12 level, denoted here by Cl, = = = Cl, Cc, etc., are derived from (19) as follows: A a=1 B b=1 C c unfixed ) 1/NA (20) unfixed ) 1/NB (21) unfixed ) 1/NC Cc etc. (22) Cc This method applied at the aggregate level has the same least-squares optimality property as when applied at basic heading level, and it is also invariant to the choice of base country in each region and the choice of base country in the global unfixed comparison. While symmetric treatment of countries may be desirable, it is not actually necessary to include all countries in the global unfixed comparison. It might be preferable to exclude a few countries if their basic heading prices and/or expenditure shares are deemed to be of dubious quality. Their exclusion would prevent their data problems contaminating the between-region links. These countries could then be linked back in at the end using a formula of the type outlined in (18), but with the ring superscripts replaced by unfixed superscripts. Dikhanov (2007) has proposed an alternative method for linking regions at the aggregate level, referred to by Diewert (2010b) as the global comparison GEKS method. Dikhanov proposes making a global unfixed GEKS comparison, and using this to determine the quantity shares of each region. The within-region results from each region are then linked in such a way that region shares exactly match those obtained from the global unfixed GEKS comparison. One similarity between the global comparison GEKS method and the method proposed here is that other multilateral methods can be substituted for GEKS if desired in the global unfixed comparisons. In fact, Kravis, Heston and Summers (1982) used essentially the same method with Geary-Khamis replacing GEKS. The global comparison GEKS method and its variants, however, lack the algebraic simplicity and least-squares optimality property of my method. 10
13 4 An Illustrative Example This example focuses on the case of linking at the basic heading level using products. If the word is replaced by ring or unfixed in the discussion that follows, the example applies equally well to the cases of linking at basic heading level using ring countries or linking at higher levels of aggregation. Suppose there are three regions A, B and C, and that there are three countries in each of regions A and C, and two countries in region B. The within-region price indexes for the regional base countries, and C1 are normalized to 1 (i.e., = = C1 = 1). Also, the price index for country is normalized to 1 (i.e., P = 1). C1 Suppose further that the within-region price indexes are: = 1, A2 = 1, B2 = 1.1, = 1, C2 = 1.2, A3 = 0.9 = 0.7, C3 = 1.1, and that the price indexes are: P P P C1 = 1, P A2 = 1.2, P B2 = 1.4 = 0.7, P C2 = 1.4, P A3 = 0.8, = 0.5, P C3 = 0.9. Applying the formulas in (3), (4) and (5) to these within-region and price indexes the following global price indexes are obtained: C1 = , A2 = , B2 = , = , C2 = , A3 = = , C3 = The global price indexes can now be rescaled so that all of them by as follows: C1 = , A2 = , B2 = , = , C2 = , A3 = = , C3 = = 1 by dividing through 11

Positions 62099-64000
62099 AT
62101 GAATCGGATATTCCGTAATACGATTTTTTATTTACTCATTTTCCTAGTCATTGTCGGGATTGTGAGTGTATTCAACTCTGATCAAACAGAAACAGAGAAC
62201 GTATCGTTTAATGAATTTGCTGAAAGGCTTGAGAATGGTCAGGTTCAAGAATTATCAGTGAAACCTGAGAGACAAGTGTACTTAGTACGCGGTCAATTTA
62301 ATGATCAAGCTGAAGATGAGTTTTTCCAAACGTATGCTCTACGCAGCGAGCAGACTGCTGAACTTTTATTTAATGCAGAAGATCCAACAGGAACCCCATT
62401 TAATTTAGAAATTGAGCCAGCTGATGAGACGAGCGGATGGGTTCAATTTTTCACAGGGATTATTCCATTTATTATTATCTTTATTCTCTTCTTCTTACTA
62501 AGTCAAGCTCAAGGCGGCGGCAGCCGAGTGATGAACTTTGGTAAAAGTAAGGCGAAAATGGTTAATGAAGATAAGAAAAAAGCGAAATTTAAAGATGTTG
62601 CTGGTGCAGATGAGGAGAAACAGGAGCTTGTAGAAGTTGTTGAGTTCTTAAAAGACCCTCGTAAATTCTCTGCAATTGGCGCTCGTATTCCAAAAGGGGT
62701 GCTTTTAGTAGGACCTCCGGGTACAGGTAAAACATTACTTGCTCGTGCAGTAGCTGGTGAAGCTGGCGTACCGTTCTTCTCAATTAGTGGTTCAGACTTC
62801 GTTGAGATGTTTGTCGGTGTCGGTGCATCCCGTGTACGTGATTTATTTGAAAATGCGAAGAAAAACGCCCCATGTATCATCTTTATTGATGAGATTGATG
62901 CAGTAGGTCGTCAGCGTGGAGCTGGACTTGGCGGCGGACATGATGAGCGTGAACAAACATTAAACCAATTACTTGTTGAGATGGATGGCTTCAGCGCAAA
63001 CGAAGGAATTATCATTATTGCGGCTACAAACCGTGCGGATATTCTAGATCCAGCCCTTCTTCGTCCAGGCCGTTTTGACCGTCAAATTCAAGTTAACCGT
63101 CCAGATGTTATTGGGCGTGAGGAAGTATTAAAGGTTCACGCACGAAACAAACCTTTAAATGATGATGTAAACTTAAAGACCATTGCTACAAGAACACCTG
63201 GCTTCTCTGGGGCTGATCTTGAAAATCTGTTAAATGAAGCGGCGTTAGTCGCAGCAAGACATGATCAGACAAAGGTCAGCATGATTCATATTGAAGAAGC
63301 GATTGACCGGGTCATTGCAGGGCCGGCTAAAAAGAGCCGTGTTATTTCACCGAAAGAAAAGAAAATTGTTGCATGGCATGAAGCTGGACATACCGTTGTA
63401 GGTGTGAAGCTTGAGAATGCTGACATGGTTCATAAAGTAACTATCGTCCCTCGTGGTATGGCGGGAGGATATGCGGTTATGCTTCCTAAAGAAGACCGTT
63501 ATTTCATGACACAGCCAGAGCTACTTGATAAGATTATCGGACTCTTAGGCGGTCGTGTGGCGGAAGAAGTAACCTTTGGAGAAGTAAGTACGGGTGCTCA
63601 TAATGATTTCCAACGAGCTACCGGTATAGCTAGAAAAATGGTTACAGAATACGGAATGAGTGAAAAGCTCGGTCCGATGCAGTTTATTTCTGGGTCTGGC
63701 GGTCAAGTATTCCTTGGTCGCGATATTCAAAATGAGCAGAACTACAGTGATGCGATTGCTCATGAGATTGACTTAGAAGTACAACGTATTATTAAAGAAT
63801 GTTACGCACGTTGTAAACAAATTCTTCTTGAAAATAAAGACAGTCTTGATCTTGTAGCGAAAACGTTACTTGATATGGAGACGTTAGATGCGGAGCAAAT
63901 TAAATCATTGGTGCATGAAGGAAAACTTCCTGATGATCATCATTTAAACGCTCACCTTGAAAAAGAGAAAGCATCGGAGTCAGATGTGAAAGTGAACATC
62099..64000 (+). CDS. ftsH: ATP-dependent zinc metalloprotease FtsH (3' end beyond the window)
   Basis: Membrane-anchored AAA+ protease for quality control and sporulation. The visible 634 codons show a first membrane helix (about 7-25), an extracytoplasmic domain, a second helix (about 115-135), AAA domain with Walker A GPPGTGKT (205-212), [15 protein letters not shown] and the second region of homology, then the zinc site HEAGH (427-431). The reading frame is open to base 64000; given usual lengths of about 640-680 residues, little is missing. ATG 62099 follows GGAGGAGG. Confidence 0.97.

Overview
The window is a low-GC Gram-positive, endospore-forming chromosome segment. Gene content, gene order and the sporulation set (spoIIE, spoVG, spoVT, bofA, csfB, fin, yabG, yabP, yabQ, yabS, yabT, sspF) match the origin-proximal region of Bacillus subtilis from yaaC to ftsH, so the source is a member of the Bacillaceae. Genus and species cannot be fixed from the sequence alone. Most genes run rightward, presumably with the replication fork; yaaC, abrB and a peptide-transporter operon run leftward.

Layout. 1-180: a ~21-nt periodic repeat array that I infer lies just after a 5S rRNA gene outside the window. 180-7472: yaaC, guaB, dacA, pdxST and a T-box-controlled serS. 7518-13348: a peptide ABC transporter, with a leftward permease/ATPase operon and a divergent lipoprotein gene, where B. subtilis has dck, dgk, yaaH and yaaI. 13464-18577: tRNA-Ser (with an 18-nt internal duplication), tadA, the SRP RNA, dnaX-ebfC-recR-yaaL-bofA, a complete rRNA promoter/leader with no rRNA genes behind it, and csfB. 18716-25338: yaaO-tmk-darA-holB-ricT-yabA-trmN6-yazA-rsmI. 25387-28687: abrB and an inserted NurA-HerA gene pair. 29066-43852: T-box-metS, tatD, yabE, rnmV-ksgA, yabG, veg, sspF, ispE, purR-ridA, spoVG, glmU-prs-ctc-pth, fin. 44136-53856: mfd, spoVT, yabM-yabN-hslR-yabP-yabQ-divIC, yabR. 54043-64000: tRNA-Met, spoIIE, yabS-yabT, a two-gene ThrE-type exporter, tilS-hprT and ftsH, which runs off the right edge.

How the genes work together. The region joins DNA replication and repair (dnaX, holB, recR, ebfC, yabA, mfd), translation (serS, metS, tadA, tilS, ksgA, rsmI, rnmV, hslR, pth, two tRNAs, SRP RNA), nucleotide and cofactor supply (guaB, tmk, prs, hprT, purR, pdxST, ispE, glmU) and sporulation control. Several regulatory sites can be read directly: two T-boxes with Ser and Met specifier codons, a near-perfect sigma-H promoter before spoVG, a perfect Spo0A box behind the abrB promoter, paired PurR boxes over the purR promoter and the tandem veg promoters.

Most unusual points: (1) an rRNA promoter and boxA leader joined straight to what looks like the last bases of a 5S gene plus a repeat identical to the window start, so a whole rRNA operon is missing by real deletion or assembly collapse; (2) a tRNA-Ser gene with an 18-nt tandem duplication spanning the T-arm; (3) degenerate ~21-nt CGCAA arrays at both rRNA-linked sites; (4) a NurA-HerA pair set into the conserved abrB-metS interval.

14 5 Conclusion The method proposed here for linking regions in an ICP context is very flexible. It can be applied at either basic heading level or at the aggregate level, and can be combined with any multilateral method. It is algebraically quite simple and intuitive, and is optimal in a least-squares sense. It remains still to apply the method to real ICP data. It may be problematic for some basic headings to compute CPD price indexes over the products for all participating countries (of which there will be about 150 in ICP 2011). If some countries fail to price any of the products in a particular basic heading, then as mentioned earlier these countries can simply be excluded from the comparison and then linked back in later using the formula in (18) (with ring replaced by ). If, however, across all countries there are simply not enough product price quotes in a particular basic heading to estimate the 150 country dummy variables with sufficient accuracy, then it may be preferable at least for this heading to stick with the regional variant on the CPD method proposed by Diewert and used in ICP 2005, and which although it lacks the least-squares optimality property of my method has the advantage that it requires the estimation of only region (of which there are only six) rather than country dummy variables. The practical relevance of this problem can only be determined empirically using real ICP data. At the aggregate level, however, a new method will definitely be required in ICP 2011 due to the failure of the Diewert region-cpd method in this context to satisfy base-country invariance. The aggregate level version of the method proposed here looks like a strong candidate for this role, particularly since at the aggregate level there is no need to make a global CPD comparison (and hence the criticisms above are no longer relevant). Again though the method needs testing on ICP data before a final decision can be made. References Balk, Bert M. (1996), A Comparison of Ten Methods for Multilateral International Price and Volume Comparisons, Journal of Official Statistics 12, Blades, Derek (2007) GDP and Main Expenditure Aggregates. Chapter 3 in ICP 12